This is a bonus post for my main post on the binomial distribution. Here I want to give a formal proof for the binomial distribution mean and variance formulas I previously showed you.[Read more…]
In today’s post, I’m going to give you intuition about the Bernoulli distribution. This is one of the simplest and yet most famous discrete probability distributions. Not only that, it is the basis of many other more complex distributions.
This post is part of my series on discrete probability distributions.[Read more…]
In my previous post I introduced you to probability distributions.
In short, a probability distribution is simply taking the whole probability mass of a random variable and distributing it across its possible outcomes. Since every random variable has a total probability mass equal to 1, this just means splitting the number 1 into parts and assigning each part to some element of the variable’s sample space (informally speaking).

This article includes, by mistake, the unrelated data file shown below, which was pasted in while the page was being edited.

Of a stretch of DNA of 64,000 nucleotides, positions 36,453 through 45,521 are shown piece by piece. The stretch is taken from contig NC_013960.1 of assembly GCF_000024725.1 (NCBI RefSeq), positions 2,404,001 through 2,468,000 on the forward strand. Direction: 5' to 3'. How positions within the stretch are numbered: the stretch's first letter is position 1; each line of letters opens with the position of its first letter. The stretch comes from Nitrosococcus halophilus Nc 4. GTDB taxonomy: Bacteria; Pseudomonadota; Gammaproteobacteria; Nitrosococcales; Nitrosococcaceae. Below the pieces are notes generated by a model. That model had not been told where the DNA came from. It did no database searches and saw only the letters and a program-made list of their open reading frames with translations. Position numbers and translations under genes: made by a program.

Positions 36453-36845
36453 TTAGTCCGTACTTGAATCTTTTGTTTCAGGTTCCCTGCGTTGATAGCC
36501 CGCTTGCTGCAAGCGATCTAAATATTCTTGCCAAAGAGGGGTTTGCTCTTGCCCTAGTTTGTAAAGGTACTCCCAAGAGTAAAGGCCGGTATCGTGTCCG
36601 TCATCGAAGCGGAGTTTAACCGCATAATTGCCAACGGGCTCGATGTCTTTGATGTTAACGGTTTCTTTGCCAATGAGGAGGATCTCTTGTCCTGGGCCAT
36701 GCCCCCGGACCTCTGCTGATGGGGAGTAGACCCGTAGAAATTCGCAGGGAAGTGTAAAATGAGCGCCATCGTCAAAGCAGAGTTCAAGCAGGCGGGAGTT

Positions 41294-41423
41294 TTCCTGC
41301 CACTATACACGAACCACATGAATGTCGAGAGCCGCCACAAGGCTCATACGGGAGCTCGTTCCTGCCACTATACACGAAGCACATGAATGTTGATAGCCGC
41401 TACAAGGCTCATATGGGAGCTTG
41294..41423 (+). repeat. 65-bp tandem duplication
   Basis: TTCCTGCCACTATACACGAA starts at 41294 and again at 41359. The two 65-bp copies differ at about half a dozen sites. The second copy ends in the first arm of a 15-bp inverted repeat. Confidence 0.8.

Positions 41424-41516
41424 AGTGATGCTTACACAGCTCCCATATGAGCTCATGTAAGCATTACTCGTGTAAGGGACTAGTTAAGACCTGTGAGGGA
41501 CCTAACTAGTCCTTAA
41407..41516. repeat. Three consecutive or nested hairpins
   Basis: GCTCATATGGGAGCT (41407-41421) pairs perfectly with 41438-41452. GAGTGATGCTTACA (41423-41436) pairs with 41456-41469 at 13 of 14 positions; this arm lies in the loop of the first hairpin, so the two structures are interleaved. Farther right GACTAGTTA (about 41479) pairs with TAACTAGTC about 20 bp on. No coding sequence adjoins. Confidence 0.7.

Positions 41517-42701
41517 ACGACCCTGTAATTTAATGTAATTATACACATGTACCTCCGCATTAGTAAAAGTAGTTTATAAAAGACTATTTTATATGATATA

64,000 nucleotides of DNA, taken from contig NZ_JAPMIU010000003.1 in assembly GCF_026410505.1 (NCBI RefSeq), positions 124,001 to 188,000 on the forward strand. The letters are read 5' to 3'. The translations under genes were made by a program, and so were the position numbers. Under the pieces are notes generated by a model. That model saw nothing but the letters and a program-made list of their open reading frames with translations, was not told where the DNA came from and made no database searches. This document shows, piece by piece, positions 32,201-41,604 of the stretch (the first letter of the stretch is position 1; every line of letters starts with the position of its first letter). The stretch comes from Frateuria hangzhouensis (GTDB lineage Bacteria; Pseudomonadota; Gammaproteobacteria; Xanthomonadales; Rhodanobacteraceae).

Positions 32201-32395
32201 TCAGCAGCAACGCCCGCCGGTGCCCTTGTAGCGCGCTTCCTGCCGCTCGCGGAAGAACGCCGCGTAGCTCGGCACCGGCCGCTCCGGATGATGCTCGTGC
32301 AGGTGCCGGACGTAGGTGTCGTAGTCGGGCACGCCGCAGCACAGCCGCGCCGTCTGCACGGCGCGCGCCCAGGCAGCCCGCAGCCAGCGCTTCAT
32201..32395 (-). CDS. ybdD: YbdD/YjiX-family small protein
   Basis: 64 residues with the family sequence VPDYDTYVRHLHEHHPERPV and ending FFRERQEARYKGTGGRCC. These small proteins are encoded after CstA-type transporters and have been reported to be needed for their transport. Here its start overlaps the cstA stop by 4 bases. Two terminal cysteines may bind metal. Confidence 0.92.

In this post I want to dig a little deeper into probability distributions and explore some of their properties. Namely, I want to talk about the measures of central tendency (the mean) and dispersion (the variance) of a probability distribution.[Read more…]
A few posts ago I introduced you to the “three M’s” of statistics — the concepts of mean, mode, and median. Today I want to talk to you about a related concept called variance.
While the three M’s measure the central tendency of a collection of numbers, the variance measures their dispersion. That is, it measures how different the numbers are from each other.
Measuring dispersion is another fundamental topic in statistics and probability theory. On the one hand, it tells you how much you can trust the central tendency measures as good representatives of the collection. High variance usually means a lot of the numbers in the collection will be far away from those measures.
Expected value is another central concept in probability theory. It is a measure of the “long-term average” of a random variable (random process). I know this doesn’t sound too clear, but in this post I’m going to explain exactly what it means.
There are many areas in which expected value is applied and it’s difficult to give a comprehensive list. It is used in a variety of calculations by natural scientists, data scientists, statisticians, investors, economists, financial institutions, and professional gamblers, to name just a few.